Are negotiated international targets effective?

9 01 2009

From the BBC Environment reporter’s personal blog:

“…As economist George von Furstenberg has argued, governments have a habit of promising more than they can, or intend to, deliver. When the target date is further away than the next election, it’s not a bad electoral strategy, but there is surely a tendency for the public to assume that if a stringent target has been set, the problem is on the way to being solved.

So are targets worthwhile? Would all the time and energy not be better spent simply developing and implementing policies that deliver firm benefits?

Europe is failing to curb biodiversity loss, not because of anything to do with the target, but because it doesn’t yet have the right policies in place to stem all the things that drive biodiversity loss. It’s even disappearing inside protected areas.

Over the next year, governments will wrangle long into many nights about another set of targets for cutting greenhouse gas emissions. This time around, it will be even more complex, given that curbs for developing countries are also on the horizon.

Then in 2010, they’ll meet to discuss why they have collectively failed to meet the 2010 biodiversity target.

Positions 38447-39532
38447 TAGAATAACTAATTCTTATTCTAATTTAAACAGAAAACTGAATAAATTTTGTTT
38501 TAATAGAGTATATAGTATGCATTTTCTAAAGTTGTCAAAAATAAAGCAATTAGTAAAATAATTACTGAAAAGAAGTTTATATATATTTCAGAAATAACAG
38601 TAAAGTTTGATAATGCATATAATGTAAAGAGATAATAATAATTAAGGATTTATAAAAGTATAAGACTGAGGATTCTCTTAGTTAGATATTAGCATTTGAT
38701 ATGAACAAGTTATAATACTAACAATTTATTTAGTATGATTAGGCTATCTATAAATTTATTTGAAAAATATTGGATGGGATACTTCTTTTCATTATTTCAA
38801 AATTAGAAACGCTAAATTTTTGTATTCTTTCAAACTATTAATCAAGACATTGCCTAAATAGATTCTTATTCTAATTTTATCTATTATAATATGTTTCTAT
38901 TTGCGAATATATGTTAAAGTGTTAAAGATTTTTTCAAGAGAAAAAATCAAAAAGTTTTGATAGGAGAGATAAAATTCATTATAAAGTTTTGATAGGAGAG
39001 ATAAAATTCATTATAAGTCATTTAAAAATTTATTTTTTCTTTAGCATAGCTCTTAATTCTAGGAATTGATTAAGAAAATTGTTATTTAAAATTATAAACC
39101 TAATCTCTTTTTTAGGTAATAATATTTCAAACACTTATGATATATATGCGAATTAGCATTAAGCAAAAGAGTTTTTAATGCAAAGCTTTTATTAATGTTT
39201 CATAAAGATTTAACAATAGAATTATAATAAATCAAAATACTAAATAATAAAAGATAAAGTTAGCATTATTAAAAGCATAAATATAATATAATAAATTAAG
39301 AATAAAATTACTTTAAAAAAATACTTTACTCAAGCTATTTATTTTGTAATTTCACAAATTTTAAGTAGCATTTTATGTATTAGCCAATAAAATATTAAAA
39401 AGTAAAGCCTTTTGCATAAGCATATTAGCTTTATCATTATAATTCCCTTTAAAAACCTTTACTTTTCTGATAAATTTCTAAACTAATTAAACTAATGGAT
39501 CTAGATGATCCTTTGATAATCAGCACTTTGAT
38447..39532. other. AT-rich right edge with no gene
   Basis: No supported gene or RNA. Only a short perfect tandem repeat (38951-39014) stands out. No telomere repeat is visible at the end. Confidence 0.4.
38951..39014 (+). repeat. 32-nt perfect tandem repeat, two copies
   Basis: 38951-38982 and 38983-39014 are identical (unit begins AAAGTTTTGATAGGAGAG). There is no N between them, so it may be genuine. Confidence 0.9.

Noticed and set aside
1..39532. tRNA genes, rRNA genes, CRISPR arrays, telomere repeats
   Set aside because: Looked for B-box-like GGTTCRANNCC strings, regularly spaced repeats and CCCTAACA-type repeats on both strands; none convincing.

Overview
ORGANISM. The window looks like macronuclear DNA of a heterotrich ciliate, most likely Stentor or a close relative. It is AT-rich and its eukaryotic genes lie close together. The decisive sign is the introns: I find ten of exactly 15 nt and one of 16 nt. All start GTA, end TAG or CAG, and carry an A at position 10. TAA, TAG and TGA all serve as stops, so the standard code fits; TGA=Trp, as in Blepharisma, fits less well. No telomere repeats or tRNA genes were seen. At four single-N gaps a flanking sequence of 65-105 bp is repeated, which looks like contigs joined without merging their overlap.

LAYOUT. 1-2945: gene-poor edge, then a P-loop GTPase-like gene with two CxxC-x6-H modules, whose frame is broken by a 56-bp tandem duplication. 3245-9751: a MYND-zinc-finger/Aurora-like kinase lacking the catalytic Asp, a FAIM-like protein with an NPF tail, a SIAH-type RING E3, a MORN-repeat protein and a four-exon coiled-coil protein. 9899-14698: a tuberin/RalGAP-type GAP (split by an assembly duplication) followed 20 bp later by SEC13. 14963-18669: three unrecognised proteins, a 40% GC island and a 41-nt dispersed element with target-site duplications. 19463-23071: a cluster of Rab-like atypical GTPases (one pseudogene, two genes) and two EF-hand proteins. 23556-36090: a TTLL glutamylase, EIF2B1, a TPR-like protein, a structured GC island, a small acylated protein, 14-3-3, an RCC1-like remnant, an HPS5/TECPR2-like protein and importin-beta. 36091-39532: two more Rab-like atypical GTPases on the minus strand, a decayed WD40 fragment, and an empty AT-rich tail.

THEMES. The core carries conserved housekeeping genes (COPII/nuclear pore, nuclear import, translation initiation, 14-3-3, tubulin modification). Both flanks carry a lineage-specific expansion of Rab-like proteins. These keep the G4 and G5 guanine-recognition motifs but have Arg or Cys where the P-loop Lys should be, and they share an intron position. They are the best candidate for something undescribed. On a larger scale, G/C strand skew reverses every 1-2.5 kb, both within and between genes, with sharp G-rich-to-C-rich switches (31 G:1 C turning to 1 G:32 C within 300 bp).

Concerned observers will look, shake heads, lament the failure and demand a tougher target next time.

What is right? I don’t know. But I think it’s worth asking whether the whole notion of target-based environmental treaties is wide of the mark, and whether governments would be better off just taking measures that they know will work.”

Worth a think (?)

Advertisements

Actions

Information

Leave a Reply

Fill in your details below or click an icon to log in:

WordPress.com Logo

You are commenting using your WordPress.com account. Log Out / Change )

Twitter picture

You are commenting using your Twitter account. Log Out / Change )

Facebook photo

You are commenting using your Facebook account. Log Out / Change )

Google+ photo

You are commenting using your Google+ account. Log Out / Change )

Connecting to %s




%d bloggers like this: